Environmental study for I-75/Everglades Blvd. interchange draws ire before it begins

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— The two sides were there Thursday night but mostly listening rather than squaring off over the hot topic of a proposed Interstate 75 interchange in Golden Gate Estates.

Some 40 people attended the public kickoff meeting for the Florida Department of Transportation’s environmental effects study of the proposed interchange at Everglades Boulevard.

The study, expected to take a year to complete, was prompted by numerous concerns state and federal environmental review agencies have raised about the road project, which is Collier County’s No. 1 priority for federal dollars.

“We’re doing the best we can to get everybody what they want,” DOT project manager Gwen Pipkin said.

The study will analyze how “past, present and reasonably foreseeable future changes” within 25 miles of the project will effect eight protected species from the Florida panther to the sandhill crane and how those impacts could be mitigated. That could include habitat preservation or restoration, wildlife crossings and fences, DOT says.

DOT spokeswoman Debbie Tower said the Collier County project is only the second time in Florida such a study has been used and the largest in terms of number of species studied.

“In that sense this is rather unique but we live in a beautiful and unique part of the state,” she said.

Commissioner Jim Coletta, whose district includes the Estates, said he is “suspicious” of the study, which he said is piling on more studies of a project for which residents have waited for 25 years and need for quicker evacuations from floods and wildfires.

He said the study is either an attempt to study it to death or sweeten the deal for environmental advocates who oppose the interchange.

“We need a certain amount of outcry from everyone and their brother to make sure everyone realizes this is still our top priority,” he said.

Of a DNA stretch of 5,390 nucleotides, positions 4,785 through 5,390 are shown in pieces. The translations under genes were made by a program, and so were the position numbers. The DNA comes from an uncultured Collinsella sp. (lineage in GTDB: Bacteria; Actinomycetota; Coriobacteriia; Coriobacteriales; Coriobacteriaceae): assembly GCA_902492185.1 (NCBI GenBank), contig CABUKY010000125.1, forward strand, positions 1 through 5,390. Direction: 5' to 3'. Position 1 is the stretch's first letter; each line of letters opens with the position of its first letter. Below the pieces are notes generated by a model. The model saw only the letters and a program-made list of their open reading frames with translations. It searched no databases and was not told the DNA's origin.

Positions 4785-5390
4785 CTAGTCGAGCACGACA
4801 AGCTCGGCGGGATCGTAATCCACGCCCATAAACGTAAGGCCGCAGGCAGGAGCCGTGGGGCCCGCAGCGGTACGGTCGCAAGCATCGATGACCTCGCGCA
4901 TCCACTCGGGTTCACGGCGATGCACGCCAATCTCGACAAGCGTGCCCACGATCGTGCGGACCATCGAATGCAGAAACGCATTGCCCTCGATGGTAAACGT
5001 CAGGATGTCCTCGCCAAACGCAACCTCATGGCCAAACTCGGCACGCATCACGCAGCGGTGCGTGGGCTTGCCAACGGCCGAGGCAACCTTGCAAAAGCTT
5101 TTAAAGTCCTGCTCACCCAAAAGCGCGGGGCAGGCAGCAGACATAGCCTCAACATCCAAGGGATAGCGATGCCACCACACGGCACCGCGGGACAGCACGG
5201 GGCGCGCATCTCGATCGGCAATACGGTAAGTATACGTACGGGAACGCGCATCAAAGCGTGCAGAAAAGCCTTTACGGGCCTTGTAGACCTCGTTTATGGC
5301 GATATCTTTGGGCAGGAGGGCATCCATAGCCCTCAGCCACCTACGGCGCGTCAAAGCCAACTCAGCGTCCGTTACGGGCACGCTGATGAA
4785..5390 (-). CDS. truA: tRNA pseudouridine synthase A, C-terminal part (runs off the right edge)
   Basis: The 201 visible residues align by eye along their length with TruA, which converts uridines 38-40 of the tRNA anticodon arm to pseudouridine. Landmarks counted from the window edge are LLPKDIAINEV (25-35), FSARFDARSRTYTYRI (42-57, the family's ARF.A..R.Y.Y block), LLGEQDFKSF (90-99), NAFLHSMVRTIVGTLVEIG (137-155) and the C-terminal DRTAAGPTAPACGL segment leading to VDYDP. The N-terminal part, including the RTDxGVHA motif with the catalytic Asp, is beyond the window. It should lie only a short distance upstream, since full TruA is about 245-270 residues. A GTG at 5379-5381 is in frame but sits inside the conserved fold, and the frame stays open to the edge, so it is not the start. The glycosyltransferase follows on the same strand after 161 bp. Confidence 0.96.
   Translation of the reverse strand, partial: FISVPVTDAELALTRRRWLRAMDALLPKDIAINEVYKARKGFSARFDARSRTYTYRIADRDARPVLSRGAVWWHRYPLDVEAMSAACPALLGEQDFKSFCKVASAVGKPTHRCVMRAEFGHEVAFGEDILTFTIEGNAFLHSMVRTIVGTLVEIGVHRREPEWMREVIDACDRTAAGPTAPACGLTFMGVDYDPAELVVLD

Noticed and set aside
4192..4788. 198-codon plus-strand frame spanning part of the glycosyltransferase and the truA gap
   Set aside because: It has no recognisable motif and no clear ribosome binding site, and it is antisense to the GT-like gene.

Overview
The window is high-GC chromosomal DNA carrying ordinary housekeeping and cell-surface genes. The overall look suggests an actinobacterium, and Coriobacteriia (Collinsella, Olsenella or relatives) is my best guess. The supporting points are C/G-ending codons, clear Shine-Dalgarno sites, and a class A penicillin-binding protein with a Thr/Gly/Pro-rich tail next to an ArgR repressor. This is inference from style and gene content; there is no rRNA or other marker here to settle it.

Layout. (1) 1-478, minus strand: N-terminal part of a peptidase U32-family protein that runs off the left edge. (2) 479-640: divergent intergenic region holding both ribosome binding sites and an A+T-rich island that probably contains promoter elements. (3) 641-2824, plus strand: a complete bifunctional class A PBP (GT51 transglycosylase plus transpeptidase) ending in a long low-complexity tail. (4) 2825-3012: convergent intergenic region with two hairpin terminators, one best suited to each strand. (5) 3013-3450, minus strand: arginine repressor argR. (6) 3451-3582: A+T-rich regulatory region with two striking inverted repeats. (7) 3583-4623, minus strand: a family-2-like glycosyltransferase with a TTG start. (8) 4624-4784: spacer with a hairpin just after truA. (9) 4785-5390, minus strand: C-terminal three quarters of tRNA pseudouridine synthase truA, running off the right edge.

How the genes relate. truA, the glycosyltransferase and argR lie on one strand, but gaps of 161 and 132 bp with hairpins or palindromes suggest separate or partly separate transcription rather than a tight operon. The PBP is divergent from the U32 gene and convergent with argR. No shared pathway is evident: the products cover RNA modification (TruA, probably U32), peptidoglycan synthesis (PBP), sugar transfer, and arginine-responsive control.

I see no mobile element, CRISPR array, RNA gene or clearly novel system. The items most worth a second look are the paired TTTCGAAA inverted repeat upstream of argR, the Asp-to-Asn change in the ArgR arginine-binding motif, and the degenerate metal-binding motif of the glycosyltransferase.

Collier County cites a recent $1 million congressional appropriation, sponsored by U.S. Sen. Bill Nelson, D-Fla., as evidence of federal support for the interchange.

The county’s deputy growth management administrator Nick Casalanguida acknowledged frustration with the process.

He called the environment effects study an opportunity to look at all the details and “be transparent.” A lack of transparency about the county’s handling of the project, once talked about for the planned town of Big Cypress further east, has been a sore point with some Golden Gate Estates residents.

They fear how an interchange at Everglades Boulevard would effect the rural character of the Estates.

“I’m leery,” said Estates resident Carol Pratt, whose neighbors’ homes are in the path of the proposed extension of Vanderbilt Beach Road. “What we’re looking for is full disclosure, and we haven’t had that in the past.”

In comments submitted at Thursday’s meeting, the Conservancy of Southwest Florida said getting permits for the interchange is “likely impossible.”

The group recommended instead that the county look at other solutions to the “legitimate transportation concerns that exist in the Estates,” including speeding up bridges over canals to connect more streets.

Florida Wildlife Federation field representative Nancy Payton questioned the way the study was being framed.

She questioned what land-use plans and population estimates would be used and said she wants to see the costs of mitigation laid out.

For more information about the environmental effects study visit www.I-75Everglades.com.

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